Finding God’s Peace in Times of Afflictive Providence (Covid-19 Crisis)

The doctrine of the providence of God assures believers that the Lord is sovereign over the circumstances of their lives. Indeed, “The Church is His special care and charge. He rules the world for its good, as a head consulting the welfare of the body.” (John Flavel)

Meditation on God’s providence will foster both gratitude and fortitude in believers. Flavel in his classic book, The Mystery of Providence demonstrates how the Reformed doctrine of providence provides practical advice on how believers may grow in sanctification and enjoy the peace of God through times of affliction (excerpts given below).

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APPLICATION OF THE DOCTRINE OF PROVIDENCE

How may a Christian discover the will of God and his own duty under dark and doubtful providences?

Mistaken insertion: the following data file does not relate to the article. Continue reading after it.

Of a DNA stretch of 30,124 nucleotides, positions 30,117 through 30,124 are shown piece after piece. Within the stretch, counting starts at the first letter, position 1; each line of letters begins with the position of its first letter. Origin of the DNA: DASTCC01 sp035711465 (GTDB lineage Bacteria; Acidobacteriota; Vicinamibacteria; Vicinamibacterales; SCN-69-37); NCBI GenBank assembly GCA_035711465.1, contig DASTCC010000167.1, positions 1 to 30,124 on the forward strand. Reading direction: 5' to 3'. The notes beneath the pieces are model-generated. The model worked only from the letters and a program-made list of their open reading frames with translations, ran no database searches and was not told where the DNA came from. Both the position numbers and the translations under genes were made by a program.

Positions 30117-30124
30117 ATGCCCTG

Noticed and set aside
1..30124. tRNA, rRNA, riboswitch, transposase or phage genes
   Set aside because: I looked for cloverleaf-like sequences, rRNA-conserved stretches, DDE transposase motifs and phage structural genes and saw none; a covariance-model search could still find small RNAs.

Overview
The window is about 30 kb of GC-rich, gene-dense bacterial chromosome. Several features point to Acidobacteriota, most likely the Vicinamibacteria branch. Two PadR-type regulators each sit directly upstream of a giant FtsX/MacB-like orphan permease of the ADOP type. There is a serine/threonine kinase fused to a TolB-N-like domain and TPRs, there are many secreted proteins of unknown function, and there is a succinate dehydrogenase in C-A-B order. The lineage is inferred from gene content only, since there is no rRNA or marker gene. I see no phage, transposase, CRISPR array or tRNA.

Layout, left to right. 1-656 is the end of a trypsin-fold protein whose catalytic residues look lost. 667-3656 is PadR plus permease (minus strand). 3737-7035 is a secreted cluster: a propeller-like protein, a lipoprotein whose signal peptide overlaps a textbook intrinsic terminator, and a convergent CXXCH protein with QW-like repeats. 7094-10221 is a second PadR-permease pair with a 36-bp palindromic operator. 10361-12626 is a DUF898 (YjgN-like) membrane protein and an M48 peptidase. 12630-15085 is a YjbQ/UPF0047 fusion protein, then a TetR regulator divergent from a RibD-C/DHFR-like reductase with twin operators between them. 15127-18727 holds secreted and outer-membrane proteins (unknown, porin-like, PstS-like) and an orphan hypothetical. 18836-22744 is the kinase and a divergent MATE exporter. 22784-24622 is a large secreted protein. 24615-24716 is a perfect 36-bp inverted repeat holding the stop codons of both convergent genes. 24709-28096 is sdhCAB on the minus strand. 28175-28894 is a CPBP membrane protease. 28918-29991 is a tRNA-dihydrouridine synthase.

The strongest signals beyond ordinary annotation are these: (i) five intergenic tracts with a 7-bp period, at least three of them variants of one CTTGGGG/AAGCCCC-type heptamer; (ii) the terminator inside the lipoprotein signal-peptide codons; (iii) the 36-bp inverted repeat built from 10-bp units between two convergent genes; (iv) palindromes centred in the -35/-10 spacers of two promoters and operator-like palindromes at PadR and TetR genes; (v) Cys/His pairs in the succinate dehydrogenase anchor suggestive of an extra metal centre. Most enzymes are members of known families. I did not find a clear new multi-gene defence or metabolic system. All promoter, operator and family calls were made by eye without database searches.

In order to answer this question we must consider what is meant by the will of God and what by those doubtful providences that make the discovery of His will difficult and what rules are to be observed for ascertaining God’s will for us under such difficult and puzzling providences.

How may a Christian be supported in waiting upon God, while Providence delays the performance of the mercies to him for which he has long prayed and waited?
It is supposed in this case that Providence may linger and delay the performance of those mercies to us that we have long waited and prayed for, and that during that delay and suspense our hearts and hopes may be very low and ready to fail. Continue reading “Finding God’s Peace in Times of Afflictive Providence (Covid-19 Crisis)”

It is Pointless to Lament before the God of Open Theism or to Trust in His Deliverance

The Psalmist who feels overwhelmed by terrible suffering and injustice brings his lament before God not just to calm his fears and frustrations. No, the remedy he seeks is not therapy. It is deliverance. But surely, the fundamental premise that encourages him to come before God is that God is still in full control of the situation? But is God in control?